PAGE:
The First Noble Truth

The First Noble Truth
Shariputra, one of the main disciples of the Buddha.

The first teaching of the Buddha is called “The Four Noble Truths”. These were his insights about human existence. Inside these four sentences are all the dharma. Or as my teacher, Lama Michael used to day, “Inside any of the dharma is all of the dharma.”

The First Noble Truth is the truth suffering; the fact of suffering. Grim, isn’t it? But even understanding this teaching is to take a step away from suffering, towards liberation or freedom. Abou this truth, the Buddha said, “This suffering, as a noble truth, should be fully understood.”

The Pali word ‘dukkha‘ is usually translated as suffering, stress, pain, unhappiness or dissatisfaction.

What is dukkha? The Buddha taught (in the winding speech pattern of the time)

Now this, monks, is the Noble Truth of dukkha: Birth is dukkha, aging is dukkha, death is dukkha; sorrow, lamentation, pain, grief, & despair are dukkha; association with the unbeloved is dukkha; separation from the loved is dukkha; not getting what is wanted is dukkha. In short, the five clinging-aggregates are dukkha.

 SN 56.11 (this is a link to a sutra, a translation of a direct teaching of the Buddha)

Buddhism categorizes Three Kinds of Suffering:

  • The is suffering of suffering: the outright pain of, say, stubbing your toe. I love it that the Pali word for this is dukkha-dukkha. Suffering-suffering.
  • The suffering of change: that experience when you think things are just right and you want them to stay how they are right now (which is impossible since they are impermanent) and they change—which they inevitably will.
  • And the suffering of cyclic existence—which I like to think of as the pervasive suffering of conditioning. This is a dense topic, but think of it for now as this: All our life is spent trying to finally fix samsara. We are constantly hoping for something that can’t actually happen, which is for the world as we know it to be fixed once and for all. “If I just (fill in the blank) then I will be happy once and for all.” Thinking like this, we run off to exert our effort to change things in life for the better. But the effort will never end and we forget that part. Money can’t fix it all. Intellect can’t fix it all. A good heart can’t fix it all. This is samsara—when it’s broken, it’s working! That’s it’s nature.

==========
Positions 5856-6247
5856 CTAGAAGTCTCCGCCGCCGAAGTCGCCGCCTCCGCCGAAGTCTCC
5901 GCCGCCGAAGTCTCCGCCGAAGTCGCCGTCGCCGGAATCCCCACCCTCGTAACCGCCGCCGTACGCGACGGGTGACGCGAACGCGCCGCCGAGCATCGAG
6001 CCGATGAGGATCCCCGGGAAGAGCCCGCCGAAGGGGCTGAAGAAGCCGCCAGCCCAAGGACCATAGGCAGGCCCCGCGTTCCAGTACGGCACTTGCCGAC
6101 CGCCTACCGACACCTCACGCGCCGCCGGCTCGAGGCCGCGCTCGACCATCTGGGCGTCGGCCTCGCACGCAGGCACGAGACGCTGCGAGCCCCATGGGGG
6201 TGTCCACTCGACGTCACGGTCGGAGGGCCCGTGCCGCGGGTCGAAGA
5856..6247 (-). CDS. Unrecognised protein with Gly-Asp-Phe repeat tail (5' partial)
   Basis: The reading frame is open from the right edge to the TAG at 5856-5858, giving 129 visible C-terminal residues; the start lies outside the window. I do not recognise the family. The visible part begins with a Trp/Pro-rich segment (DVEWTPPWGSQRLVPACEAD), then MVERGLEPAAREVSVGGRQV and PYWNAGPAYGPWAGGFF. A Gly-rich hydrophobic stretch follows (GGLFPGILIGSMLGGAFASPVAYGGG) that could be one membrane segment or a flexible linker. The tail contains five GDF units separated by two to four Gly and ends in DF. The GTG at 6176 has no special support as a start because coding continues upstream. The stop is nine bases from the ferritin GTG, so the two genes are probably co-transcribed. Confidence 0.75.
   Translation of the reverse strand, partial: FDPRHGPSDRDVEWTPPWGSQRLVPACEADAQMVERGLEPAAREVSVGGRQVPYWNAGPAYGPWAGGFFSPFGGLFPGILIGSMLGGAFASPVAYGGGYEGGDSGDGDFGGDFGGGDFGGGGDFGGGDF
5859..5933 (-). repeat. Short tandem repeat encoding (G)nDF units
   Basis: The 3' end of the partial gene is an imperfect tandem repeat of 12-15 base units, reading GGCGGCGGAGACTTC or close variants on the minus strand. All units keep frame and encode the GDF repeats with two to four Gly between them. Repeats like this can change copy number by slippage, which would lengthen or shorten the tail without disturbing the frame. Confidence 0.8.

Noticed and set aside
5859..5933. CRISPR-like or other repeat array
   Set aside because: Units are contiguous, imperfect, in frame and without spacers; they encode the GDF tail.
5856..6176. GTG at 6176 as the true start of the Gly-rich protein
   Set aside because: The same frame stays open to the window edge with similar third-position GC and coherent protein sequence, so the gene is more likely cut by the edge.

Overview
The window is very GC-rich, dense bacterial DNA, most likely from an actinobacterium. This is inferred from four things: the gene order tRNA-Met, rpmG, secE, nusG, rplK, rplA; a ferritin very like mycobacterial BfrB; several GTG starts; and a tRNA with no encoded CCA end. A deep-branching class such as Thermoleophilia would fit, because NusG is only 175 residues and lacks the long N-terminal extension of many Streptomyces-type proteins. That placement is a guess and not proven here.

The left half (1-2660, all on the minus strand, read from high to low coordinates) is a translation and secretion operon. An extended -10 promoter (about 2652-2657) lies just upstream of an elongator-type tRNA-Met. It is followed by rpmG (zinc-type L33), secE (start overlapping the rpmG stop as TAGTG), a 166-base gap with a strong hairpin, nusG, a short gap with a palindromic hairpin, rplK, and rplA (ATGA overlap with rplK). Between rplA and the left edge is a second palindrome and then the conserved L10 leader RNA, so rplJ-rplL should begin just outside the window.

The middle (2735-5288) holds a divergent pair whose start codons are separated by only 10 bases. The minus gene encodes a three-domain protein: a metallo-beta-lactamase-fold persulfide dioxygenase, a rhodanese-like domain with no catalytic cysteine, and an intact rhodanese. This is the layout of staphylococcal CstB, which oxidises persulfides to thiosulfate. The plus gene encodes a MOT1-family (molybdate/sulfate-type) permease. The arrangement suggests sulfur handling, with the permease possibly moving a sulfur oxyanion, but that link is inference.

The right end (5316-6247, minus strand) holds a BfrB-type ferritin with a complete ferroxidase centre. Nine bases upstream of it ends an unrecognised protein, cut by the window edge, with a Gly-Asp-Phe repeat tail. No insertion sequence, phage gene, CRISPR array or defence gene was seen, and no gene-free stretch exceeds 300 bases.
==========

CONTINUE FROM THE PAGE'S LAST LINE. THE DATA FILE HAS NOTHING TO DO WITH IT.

Since these three sufferings are the natural experience of being human, we are happier when we acknowledge this truth and live our lives accordingly. When you get a new cup, remember that one day it will break.

This is deeper than it might seem. To expound on suffering is not to say there is not joy, or even bliss in life. There most certainly is…new found love, cherry blossoms in spring, puppies and beauty are all joyful experiences. It’s more to say that to the extent that we recognize the character of life’s experiences as suffering, and to know that that suffering is transitory and illusory, our craving, confusion and disturbing emotions will subside naturally. There is relief in living inside truth.

In addition to those three categories of suffering, there are The Eight Sufferings of Being Human

  1. The suffering of being born
  2. The suffering of old age
  3. The suffering of sickness and
  4. The suffering of death.
  5. The suffering of worry about future harsh circumstances
  6. The suffering of being separated from the beings and the things that you love
  7. The suffering of not accomplishing what you most wish to accomplish
  8. The suffering of meeting situations you wish you could avoid.

The first four are conditions that every single human being will suffer, to one degree of another. No exceptions will be made. In addition to those four, each human life will be marked by four more sufferings, to a greater or lesser degree, which are enumerated in 5-8 in the list.

The Buddha and his disciples, especially including Shariputra, one of his main disciples, expanded greatly on these basic ideas about suffering.

If this feels depressing, remember that the next three Noble Truths tell what causes suffering and let’s us know that we can be free from suffering and even give us a map to freedom from suffering. These Four Noble Truths are a treatise a physician might make: The disease identified, the cause explained, the fact that it is curable and the cure.

Good news, right? Keep reading. The next post is about the Second Noble Truth.

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